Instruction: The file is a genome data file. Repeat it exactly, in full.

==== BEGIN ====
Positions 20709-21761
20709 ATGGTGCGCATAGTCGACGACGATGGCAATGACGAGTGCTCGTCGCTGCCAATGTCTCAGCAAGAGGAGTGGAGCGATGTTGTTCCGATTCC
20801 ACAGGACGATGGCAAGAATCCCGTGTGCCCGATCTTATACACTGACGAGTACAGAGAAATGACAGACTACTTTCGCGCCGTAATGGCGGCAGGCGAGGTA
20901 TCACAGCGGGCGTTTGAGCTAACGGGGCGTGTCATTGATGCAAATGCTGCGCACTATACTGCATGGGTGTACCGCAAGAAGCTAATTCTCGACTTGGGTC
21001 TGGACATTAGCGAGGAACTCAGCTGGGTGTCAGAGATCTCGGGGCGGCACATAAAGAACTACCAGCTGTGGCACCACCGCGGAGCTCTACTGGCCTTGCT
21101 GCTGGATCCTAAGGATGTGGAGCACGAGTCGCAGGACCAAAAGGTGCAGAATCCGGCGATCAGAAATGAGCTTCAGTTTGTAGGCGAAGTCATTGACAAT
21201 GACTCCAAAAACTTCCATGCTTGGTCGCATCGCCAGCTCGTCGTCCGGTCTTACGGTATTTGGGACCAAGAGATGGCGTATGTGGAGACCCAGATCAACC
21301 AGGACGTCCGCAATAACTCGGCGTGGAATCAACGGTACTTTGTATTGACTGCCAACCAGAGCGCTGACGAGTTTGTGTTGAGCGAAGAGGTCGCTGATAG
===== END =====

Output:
Positions 20709-21761
20709 ATGGTGCGCATAGTCGACGACGATGGCAATGACGAGTGCTCGTCGCTGCCAATGTCTCAGCAAGAGGAGTGGAGCGATGTTGTTCCGATTCC
20801 ACAGGACGATGGCAAGAATCCCGTGTGCCCGATCTTATACACTGACGAGTACAGAGAAATGACAGACTACTTTCGCGCCGTAATGGCGGCAGGCGAGGTA
20901 TCACAGCGGGCGTTTGAGCTAACGGGGCGTGTCATTGATGCAAATGCTGCGCACTATACTGCATGGGTGTACCGCAAGAAGCTAATTCTCGACTTGGGTC
21001 TGGACATTAGCGAGGAACTCAGCTGGGTGTCAGAGATCTCGGGGCGGCACATAAAGAACTACCAGCTGTGGCACCACCGCGGAGCTCTACTGGCCTTGCT
21101 GCTGGATCCTAAGGATGTGGAGCACGAGTCGCAGGACCAAAAGGTGCAGAATCCGGCGATCAGAAATGAGCTTCAGTTTGTAGGCGAAGTCATTGACAAT
21201 GACTCCAAAAACTTCCATGCTTGGTCGCATCGCCAGCTCGTCGTCCGGTCTTACGGTATTTGGGACCAAGAGATGGCGTATGTGGAGACCCAGATCAACC
21301 AGGACGTCCGCAATAACTCGGCGTGGAATCAACGGTACTTTGTATTGACTGCCAACCAGAGCGCTGACGAGTTTGTGTTGAGCGAAGAGGTCGCTGATAG